Michael Garron Hospital delivers its first doses of COVID-19 vaccine to local long-term care frontline workers

Frontline caregivers from Midland Gardens long-term care home wave as they arrive at Michael Garron Hospital for a COVID-19 vaccine shot on the afternoon of Tuesday, Dec. 22. They arrived at the hospital courtesy of a special TTC bus, and were greeted by MGH President and CEO Sarah Downey and Beaches-East York Councillor Brad Bradford. Photo by Alan Shackleton. Inset photo, Registered Practical Nurse Brigitte Pascual of Midland Gardens was the first to receive the vaccine at MGH. Photo by Kevin Holm.

By ALAN SHACKLETON

Frontline workers from a long-term care home in southwest Scarborough were the first to receive doses of the Pfizer COVID-19 vaccine at Michael Garron Hospital (MGH) this afternoon.

A partnership between the TTC, the hospital, the City of Toronto’s Emergency Operations Centre, Beaches-East York Councillor Brad Bradford’s office and local long-term care operators brought the first recipients to the hospital on a special TTC bus.

Given the need to keep the vaccine stored at extreme-cold temperatures and security issues around transporting the doses, it was felt the best way to have the frontline workers vaccinated was to bring them in for their shots.

It was basically a case of bringing those who need the shot to the vaccine as opposed to bringing the vaccine to them.

The shots this afternoon (Tuesday, Dec. 22) were the first to be administered by the hospital, said Michael Garron Hospital President and CEO Sarah Downey.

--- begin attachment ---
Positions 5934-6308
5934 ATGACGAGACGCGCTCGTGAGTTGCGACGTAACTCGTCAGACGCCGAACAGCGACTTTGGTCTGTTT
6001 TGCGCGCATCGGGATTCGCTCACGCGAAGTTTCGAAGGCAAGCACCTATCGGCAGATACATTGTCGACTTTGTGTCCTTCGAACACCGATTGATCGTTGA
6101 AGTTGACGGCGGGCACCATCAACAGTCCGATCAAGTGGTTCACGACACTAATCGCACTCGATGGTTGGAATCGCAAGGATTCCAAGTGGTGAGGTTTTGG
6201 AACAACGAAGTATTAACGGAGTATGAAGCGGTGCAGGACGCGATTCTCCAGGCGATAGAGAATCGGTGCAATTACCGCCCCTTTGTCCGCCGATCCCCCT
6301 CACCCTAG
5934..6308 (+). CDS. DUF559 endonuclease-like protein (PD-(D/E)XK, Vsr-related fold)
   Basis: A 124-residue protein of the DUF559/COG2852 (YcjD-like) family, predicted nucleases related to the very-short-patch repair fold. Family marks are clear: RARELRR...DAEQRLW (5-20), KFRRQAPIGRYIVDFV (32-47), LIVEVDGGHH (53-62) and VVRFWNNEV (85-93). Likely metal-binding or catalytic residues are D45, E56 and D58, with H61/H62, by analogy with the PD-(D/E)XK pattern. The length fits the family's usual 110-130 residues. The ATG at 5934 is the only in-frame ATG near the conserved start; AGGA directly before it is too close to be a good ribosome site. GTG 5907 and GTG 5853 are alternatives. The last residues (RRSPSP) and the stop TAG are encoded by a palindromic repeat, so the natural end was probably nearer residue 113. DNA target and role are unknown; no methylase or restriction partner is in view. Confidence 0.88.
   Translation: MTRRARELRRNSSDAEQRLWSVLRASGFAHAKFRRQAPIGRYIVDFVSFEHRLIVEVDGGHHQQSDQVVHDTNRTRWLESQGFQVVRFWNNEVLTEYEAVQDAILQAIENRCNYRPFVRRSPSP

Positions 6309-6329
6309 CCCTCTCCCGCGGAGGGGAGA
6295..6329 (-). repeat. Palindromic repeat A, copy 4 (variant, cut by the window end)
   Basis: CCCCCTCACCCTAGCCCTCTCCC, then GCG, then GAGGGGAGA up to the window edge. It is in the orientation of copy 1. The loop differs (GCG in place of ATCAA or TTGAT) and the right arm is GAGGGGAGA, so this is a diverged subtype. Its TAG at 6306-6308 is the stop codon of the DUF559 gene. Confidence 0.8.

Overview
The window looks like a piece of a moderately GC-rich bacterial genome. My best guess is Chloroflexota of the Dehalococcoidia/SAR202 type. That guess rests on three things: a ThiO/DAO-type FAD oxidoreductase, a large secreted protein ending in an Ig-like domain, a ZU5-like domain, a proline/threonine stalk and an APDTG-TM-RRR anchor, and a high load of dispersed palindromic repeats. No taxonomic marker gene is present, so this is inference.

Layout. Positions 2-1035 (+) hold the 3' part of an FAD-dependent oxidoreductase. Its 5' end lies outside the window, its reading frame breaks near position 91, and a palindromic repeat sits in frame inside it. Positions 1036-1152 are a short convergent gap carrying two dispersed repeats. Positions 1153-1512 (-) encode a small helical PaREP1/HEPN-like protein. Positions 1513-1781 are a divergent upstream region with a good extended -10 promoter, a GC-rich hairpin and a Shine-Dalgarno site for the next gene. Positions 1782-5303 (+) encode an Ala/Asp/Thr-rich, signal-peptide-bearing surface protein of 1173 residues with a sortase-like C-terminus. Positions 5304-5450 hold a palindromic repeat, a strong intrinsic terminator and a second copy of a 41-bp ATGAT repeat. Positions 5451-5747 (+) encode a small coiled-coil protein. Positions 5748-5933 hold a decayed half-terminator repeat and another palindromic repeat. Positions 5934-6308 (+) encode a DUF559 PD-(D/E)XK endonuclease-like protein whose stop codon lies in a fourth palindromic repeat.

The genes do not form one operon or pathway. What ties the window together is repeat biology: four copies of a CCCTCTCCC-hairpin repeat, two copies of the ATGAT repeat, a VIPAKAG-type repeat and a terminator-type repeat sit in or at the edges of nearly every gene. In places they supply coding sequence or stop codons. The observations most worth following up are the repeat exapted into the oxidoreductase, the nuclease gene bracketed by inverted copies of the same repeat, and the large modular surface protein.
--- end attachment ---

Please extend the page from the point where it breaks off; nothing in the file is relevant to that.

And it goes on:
“We’re really happy the first doses of the vaccine are going to long-term care as people who live in congregate settings and those who care for them are the most vulnerable,” she said.

MGH is one of 17 hospitals in the province to receive a limited number of Ontario’s first available vaccine doses.

“It’s a first step,” Downey said of today’s vaccine shots. “People are desperate to get it and so are we to deliver it.”

The frontline workers receiving the vaccinations today were from Midland Gardens, and there were approximately 30 of them who arrived on a special TTC that took them to the hospital and back again.

 

As they stepped off the bus on Mortimer Avenue they were greeted by Downey, Bradford and other dignitaries.

The first person to receive the vaccine from MGH was Brigitte Pascual, a Registered Practical Nurse (RPN) who has been caring for residents at Midland Gardens for the past 10 years.

Tomorrow approximately 60 staff and residents from other East Toronto long-term care homes will also be brought by bus to the hospital for their vaccinations, and 90 are planned for Dec. 24.

Downey pointed out there was a limited first batch of the vaccine for MGH, and when more comes depends on numerous factors most of which are controlled by the Ontario Ministry of Health.

As more vaccine arrives in the province and is distributed, she said MGH will work with its partners including Toronto Public Health and local doctors to get it into the arms of residents most in need.

Downey said the number of shots given will ramp up across the province as more vaccine becomes available.

“There’s a whole supply chain to work out. This is the largest public vaccination that anyone working in healthcare today has ever been involved in,” she said.

Bradford said bringing those who are most vulnerable to get their vaccine shots at the hospital took a lot of creative effort and hard work, and he praised all involved.

“There’s no playbook for this,” he said. “We wanted to get the first doses out to people in the east end of the city as soon as we could.”

EDITOR’S NOTE: This story has been updated to include a photo and the name of the first person to receive the vaccine at MGH.


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